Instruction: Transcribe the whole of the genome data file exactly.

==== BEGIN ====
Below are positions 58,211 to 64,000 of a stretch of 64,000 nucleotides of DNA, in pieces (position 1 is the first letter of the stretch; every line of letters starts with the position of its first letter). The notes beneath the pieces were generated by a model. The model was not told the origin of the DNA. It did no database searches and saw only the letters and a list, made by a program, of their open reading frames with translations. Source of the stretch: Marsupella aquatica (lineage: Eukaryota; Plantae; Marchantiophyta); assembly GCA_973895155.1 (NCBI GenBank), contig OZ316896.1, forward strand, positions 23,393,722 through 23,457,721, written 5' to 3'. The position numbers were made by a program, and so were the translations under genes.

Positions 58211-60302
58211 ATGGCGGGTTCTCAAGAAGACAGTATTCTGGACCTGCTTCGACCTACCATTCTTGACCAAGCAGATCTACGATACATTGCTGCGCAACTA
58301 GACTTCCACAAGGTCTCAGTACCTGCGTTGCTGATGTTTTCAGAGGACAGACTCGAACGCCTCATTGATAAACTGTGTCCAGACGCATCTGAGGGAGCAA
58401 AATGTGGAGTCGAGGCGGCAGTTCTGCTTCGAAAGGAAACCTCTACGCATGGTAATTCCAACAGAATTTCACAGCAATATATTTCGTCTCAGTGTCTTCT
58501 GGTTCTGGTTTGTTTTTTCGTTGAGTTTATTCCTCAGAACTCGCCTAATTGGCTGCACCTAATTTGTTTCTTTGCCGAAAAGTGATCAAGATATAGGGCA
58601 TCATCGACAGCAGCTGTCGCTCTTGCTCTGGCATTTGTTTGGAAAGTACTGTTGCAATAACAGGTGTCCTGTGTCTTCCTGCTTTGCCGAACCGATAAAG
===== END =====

Below are positions 58,211 to 64,000 of a stretch of 64,000 nucleotides of DNA, in pieces (position 1 is the first letter of the stretch; every line of letters starts with the position of its first letter). The notes beneath the pieces were generated by a model. The model was not told the origin of the DNA. It did no database searches and saw only the letters and a list, made by a program, of their open reading frames with translations. Source of the stretch: Marsupella aquatica (lineage: Eukaryota; Plantae; Marchantiophyta); assembly GCA_973895155.1 (NCBI GenBank), contig OZ316896.1, forward strand, positions 23,393,722 through 23,457,721, written 5' to 3'. The position numbers were made by a program, and so were the translations under genes.

Positions 58211-60302
58211 ATGGCGGGTTCTCAAGAAGACAGTATTCTGGACCTGCTTCGACCTACCATTCTTGACCAAGCAGATCTACGATACATTGCTGCGCAACTA
58301 GACTTCCACAAGGTCTCAGTACCTGCGTTGCTGATGTTTTCAGAGGACAGACTCGAACGCCTCATTGATAAACTGTGTCCAGACGCATCTGAGGGAGCAA
58401 AATGTGGAGTCGAGGCGGCAGTTCTGCTTCGAAAGGAAACCTCTACGCATGGTAATTCCAACAGAATTTCACAGCAATATATTTCGTCTCAGTGTCTTCT
58501 GGTTCTGGTTTGTTTTTTCGTTGAGTTTATTCCTCAGAACTCGCCTAATTGGCTGCACCTAATTTGTTTCTTTGCCGAAAAGTGATCAAGATATAGGGCA
58601 TCATCGACAGCAGCTGTCGCTCTTGCTCTGGCATTTGTTTGGAAAGTACTGTTGCAATAACAGGTGTCCTGTGTCTTCCTGCTTTGCCGAACCGATAAAG